Beyond Meat chicken is a processed food<p>A recent study <a href="https://www.bmj.com/content/365/bmj.l1949" target="_blank">published</a> in May in the British Medical Journal found a link between eating "ultra-processed" food and the risk of cardiovascular conditions. Researchers defined these foods as including baked goods, soft drinks, ready-made meals, and even dehydrated vegetable soups.</p><p>The findings suggested that for every 10 percent increase in the quantity of ultra-processed foods participants ate, their risk of cardiovascular disease rose by 12 percent, with similar increases in risk of heart and cerebrovascular disease.</p><p>Beyond Meat products contain a broad range of food additives, including preservatives and a coloring agent, placing them squarely in this category.</p>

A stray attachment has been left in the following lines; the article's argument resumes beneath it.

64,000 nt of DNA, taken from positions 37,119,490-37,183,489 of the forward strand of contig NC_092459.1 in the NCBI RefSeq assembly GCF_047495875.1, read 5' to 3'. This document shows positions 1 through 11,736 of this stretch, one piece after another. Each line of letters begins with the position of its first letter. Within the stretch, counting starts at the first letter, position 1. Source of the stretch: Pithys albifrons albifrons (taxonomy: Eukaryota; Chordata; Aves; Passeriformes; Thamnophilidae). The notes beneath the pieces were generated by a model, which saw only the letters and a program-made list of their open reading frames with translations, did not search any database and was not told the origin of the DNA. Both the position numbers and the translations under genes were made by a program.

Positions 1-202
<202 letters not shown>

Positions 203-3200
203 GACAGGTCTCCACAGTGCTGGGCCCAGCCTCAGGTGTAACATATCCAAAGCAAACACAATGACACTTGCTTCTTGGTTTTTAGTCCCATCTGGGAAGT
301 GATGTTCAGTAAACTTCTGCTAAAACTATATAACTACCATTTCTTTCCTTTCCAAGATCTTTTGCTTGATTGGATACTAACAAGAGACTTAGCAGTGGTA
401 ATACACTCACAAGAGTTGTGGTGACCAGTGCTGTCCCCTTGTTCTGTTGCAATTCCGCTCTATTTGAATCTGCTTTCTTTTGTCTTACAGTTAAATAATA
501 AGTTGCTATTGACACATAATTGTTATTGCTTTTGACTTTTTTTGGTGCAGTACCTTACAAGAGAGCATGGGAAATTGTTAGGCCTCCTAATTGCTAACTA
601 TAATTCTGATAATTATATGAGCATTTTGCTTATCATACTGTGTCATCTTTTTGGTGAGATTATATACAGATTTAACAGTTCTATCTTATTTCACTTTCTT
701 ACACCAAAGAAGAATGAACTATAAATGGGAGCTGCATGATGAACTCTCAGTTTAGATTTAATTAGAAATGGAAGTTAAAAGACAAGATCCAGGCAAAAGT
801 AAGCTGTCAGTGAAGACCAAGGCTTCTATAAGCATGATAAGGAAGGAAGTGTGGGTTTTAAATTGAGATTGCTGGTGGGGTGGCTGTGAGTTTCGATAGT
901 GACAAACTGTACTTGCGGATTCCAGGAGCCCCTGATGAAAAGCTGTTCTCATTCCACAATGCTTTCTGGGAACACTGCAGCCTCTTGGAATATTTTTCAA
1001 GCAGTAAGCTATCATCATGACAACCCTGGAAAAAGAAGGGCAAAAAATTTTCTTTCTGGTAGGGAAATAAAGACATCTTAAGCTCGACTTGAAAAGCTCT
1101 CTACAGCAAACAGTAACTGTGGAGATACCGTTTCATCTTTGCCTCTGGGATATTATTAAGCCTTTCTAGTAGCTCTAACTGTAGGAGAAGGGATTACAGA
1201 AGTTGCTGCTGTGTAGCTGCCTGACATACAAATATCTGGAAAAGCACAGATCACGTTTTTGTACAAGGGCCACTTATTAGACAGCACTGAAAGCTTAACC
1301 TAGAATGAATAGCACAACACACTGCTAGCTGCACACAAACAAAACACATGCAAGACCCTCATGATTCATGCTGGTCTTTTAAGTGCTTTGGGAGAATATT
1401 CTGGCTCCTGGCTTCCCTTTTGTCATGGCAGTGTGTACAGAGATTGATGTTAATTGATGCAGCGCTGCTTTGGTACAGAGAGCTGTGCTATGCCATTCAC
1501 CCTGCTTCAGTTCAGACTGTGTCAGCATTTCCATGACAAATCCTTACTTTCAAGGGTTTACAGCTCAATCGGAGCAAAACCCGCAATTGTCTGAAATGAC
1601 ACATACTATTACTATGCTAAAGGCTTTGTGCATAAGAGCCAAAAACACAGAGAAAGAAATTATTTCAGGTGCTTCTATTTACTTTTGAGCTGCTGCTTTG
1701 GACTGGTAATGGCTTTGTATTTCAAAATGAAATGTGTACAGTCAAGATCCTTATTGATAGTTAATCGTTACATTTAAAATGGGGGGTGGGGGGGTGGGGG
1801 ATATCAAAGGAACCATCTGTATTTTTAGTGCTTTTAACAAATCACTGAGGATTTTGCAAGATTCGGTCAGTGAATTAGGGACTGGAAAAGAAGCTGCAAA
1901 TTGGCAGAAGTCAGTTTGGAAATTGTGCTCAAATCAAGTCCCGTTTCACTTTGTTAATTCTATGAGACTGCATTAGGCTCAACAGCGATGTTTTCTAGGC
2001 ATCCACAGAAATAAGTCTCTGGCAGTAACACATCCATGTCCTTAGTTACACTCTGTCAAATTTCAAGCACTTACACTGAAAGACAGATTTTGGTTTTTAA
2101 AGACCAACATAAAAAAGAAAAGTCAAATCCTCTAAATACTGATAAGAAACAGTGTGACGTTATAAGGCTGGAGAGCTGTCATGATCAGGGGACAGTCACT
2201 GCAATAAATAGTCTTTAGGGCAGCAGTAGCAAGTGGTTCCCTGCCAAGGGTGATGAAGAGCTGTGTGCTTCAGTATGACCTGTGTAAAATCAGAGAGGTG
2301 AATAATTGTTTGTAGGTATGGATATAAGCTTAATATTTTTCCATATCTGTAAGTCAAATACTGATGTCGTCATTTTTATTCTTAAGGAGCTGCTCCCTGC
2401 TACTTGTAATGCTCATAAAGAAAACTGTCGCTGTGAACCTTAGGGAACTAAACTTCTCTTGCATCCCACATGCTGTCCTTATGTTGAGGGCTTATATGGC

Wheat gluten can be an issue<p>Gluten is a plant protein found in wheat and some other grains; it's made up of two molecules called glutenin and gliadin. With water, these substances form the elastic bond that gives bread and other processed foods a stretchy and spongy consistency.</p><p>About one percent of the U.S. population lives with <a href="https://link.springer.com/article/10.1007%2Fs12016-018-8691-2" target="_blank">celiac disease</a> — an intestinal condition worsened by exposure to wheat gluten.</p><p>Another one percent of Americans experience non-celiac gluten sensitivity (NCGS) — a condition characterized by symptoms triggered by the introduction of gluten-containing foods.</p><p><a href="https://www.ncbi.nlm.nih.gov/pubmed/29202198" target="_blank">Research</a> finds Gluten can adversely affect our gut bacteria (microbiome) and increase the risk of '<a href="https://www.ncbi.nlm.nih.gov/pmc/articles/PMC6313445/" target="_blank">leaky gut</a>' (when bacteria and toxins leak through the intestinal wall).</p><p>It also boosts an imbalance between free radicals and antioxidants in the body called <a href="https://academic.oup.com/nutritionreviews/article-abstract/75/12/1046/4675264" target="_blank">oxidative stress</a> and trigger an <a href="https://www.ncbi.nlm.nih.gov/pubmed/25287235" target="_blank">immune response</a>.</p><p>Wheat gluten can cause <a href="https://www.healthline.com/nutrition/signs-you-are-gluten-intolerant" target="_blank">symptoms</a> in people sensitive to it that include:</p><ul><li>Abdominal bloating</li><li>Diarrhea, constipation or smelly bowel movements</li><li>Abdominal pain</li><li>Headache</li></ul><p>Gluten may also increase the risk of obesity.</p><p>A recent mouse <a href="https://www.nature.com/articles/ijo2015204" target="_blank">study</a> found gluten-eating mice ended up with 20 percent greater body weight and 30 percent higher fat deposits in than the animals fed a gluten-free diet.</p><p>The <a href="http://www.celiac.org/" target="_blank">Celiac Disease Foundation</a> has a symptoms assessment <a href="https://celiac.org/about-celiac-disease/symptoms-assessment-tool/" target="_blank">tool</a> that can help you determine if symptoms you experience mean you have this condition.</p>